Fully-Insured vs. Self-Insured

Fully-Insured vs. Self-Insured

patient researching difference between fully insured vs self insured

There are two ways you could be covered for medical insurance through your employer:

    1.    You either have an insurance policy that you pay for yourself, or that’s paid in full or in part by your employer (known as a “fully-insured policy.”)
    2.    You may be covered by an employer’s self-insured medical benefits plan (known as a “self-insured policy.”)
To find out which your insurance is, contact your employee benefits administrator. This is key to knowing who makes the decisions about the treatment of obesity, and what the appeals process is for denials. 

How your employer pays for your plan also affects which documents control the coverage in the plan. If the plan is fully-insured, then the key document is the insurance policy. The insurance policy may also be called a Certificate of Coverage or Summary of Benefits. If the plan is an employer’s self-insured benefit plan, then the key document is the plan document, which is usually communicated in the form of a Summary Plan Description (SPD). 

If you’re covered by a fully-insured policy, you will need to begin the process by assessing your insurance policy. To do this, first you need to request the policy/contract. These documents can either be provided from your employer or insurance company. These documents are written in a legal style format and may be difficult to understand.

If the plan is self-insured by an employer, you should have a copy of the plan’s SPD, which will provide you with a better understanding of what the plan covers. If not, request a copy from your human resources department. (Many large employers have benefits web sites where all plan documents can be found.) These documents explain your enrollment with the provider, such as whether you’re enrolled in an HMO, PPO or indemnity plan.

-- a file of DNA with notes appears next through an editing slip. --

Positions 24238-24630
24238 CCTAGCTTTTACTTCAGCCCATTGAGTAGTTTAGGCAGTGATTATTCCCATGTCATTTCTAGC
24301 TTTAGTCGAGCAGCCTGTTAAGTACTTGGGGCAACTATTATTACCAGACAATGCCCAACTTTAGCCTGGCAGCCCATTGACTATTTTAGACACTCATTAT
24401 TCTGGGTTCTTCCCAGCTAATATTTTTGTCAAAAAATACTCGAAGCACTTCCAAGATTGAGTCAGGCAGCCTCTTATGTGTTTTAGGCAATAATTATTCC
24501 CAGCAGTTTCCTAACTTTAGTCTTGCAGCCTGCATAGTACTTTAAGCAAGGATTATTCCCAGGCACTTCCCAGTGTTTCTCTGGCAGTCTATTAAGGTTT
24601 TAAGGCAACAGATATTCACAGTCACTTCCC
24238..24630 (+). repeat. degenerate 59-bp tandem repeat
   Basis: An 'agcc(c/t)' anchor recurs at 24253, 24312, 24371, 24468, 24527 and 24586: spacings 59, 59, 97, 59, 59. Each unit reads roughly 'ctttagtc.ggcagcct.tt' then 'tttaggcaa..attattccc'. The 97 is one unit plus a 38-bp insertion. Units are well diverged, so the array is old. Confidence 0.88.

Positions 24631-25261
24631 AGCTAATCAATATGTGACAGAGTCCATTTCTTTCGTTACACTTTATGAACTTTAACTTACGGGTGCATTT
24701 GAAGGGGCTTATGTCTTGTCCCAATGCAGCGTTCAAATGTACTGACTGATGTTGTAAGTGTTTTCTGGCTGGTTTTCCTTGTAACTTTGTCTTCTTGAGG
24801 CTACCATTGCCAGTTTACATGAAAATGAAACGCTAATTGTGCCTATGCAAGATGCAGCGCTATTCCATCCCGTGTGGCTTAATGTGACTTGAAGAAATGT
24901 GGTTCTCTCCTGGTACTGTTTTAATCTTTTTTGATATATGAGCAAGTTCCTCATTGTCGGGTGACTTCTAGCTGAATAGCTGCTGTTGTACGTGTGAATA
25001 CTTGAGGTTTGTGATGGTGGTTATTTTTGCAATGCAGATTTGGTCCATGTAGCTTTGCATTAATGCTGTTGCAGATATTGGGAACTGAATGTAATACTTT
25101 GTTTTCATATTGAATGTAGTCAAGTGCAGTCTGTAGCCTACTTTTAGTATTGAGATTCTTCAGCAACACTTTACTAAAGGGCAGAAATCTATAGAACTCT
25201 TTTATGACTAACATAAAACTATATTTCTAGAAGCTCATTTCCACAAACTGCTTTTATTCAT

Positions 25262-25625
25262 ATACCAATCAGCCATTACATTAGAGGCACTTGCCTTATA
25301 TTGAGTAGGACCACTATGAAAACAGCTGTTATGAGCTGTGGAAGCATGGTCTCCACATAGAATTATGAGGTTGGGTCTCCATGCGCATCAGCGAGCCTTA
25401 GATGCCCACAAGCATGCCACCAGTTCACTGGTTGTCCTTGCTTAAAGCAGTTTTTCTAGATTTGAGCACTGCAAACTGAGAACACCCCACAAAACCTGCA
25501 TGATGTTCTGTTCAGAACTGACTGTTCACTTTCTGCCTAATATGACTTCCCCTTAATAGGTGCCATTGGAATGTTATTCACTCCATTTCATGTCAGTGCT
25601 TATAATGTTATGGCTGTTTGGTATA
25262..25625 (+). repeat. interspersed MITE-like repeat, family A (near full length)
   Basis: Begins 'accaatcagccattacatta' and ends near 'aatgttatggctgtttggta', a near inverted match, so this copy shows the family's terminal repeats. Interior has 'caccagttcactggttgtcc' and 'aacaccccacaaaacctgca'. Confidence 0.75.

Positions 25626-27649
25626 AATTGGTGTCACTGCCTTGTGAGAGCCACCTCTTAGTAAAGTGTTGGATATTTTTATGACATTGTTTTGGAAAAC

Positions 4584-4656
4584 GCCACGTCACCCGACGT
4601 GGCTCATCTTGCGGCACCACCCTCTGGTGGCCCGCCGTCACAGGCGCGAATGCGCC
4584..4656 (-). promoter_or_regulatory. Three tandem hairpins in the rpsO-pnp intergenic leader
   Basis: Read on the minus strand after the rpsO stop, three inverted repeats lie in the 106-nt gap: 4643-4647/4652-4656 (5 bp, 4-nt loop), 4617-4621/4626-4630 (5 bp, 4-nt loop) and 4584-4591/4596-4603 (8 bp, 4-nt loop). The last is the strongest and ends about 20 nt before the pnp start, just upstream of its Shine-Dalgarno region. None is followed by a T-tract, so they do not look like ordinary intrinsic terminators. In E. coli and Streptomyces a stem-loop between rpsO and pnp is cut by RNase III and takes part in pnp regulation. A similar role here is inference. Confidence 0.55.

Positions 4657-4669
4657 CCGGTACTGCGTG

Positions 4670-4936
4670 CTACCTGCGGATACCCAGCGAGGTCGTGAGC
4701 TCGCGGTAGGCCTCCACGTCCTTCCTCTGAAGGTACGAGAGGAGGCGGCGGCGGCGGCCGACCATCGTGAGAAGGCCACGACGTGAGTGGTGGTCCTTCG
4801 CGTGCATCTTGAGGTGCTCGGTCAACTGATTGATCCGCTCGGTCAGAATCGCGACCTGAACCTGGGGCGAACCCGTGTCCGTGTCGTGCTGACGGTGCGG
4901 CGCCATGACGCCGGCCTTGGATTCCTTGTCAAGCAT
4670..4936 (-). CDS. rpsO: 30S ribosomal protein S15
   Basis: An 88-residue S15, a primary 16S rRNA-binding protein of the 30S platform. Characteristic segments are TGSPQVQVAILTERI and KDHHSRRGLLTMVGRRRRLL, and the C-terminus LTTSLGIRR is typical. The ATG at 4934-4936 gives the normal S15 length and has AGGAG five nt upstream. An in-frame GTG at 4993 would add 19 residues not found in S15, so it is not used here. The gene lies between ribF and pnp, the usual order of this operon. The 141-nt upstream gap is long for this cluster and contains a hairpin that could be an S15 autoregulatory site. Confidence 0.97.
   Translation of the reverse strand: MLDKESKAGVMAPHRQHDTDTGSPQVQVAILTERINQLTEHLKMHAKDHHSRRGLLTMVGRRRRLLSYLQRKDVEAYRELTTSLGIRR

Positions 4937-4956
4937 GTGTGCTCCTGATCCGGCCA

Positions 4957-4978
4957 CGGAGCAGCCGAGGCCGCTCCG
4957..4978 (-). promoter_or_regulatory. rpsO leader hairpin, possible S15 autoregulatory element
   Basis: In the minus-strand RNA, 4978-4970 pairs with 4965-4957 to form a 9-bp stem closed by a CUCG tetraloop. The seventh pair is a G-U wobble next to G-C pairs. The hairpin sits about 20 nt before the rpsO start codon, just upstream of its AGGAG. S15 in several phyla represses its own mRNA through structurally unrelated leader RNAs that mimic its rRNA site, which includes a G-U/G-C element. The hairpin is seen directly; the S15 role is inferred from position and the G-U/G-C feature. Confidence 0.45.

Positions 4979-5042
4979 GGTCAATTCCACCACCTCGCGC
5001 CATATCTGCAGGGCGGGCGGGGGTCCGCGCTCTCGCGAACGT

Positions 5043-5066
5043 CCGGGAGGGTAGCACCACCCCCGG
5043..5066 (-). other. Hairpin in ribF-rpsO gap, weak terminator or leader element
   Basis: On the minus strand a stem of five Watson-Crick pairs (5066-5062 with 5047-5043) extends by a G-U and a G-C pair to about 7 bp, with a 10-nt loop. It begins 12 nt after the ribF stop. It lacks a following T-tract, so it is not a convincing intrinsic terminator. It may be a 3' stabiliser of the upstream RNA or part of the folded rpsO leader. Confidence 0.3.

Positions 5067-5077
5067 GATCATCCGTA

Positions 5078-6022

In regards to severe/morbid obesity management exclusions, request that your insurance provider highlight the sections in your plan that discuss the exclusions and mail you a copy. If the insurance representative refuses to do this, thank them for their time, hang up and call again.

If the plan is self-insured, the employer is ultimately responsible for the healthcare costs, and therefore can customize the plan to include and exclude specific coverage, such as bariatric surgery coverage. If they exclude coverage for bariatric surgery, you may want to write them a letter explaining how this disease has affected your life. Please click here for a sample letter.

Learn more about your insurance and insurance pre-approval.

This content is adapted from The OAC (Obesity Action Coalition) Insurance Guide.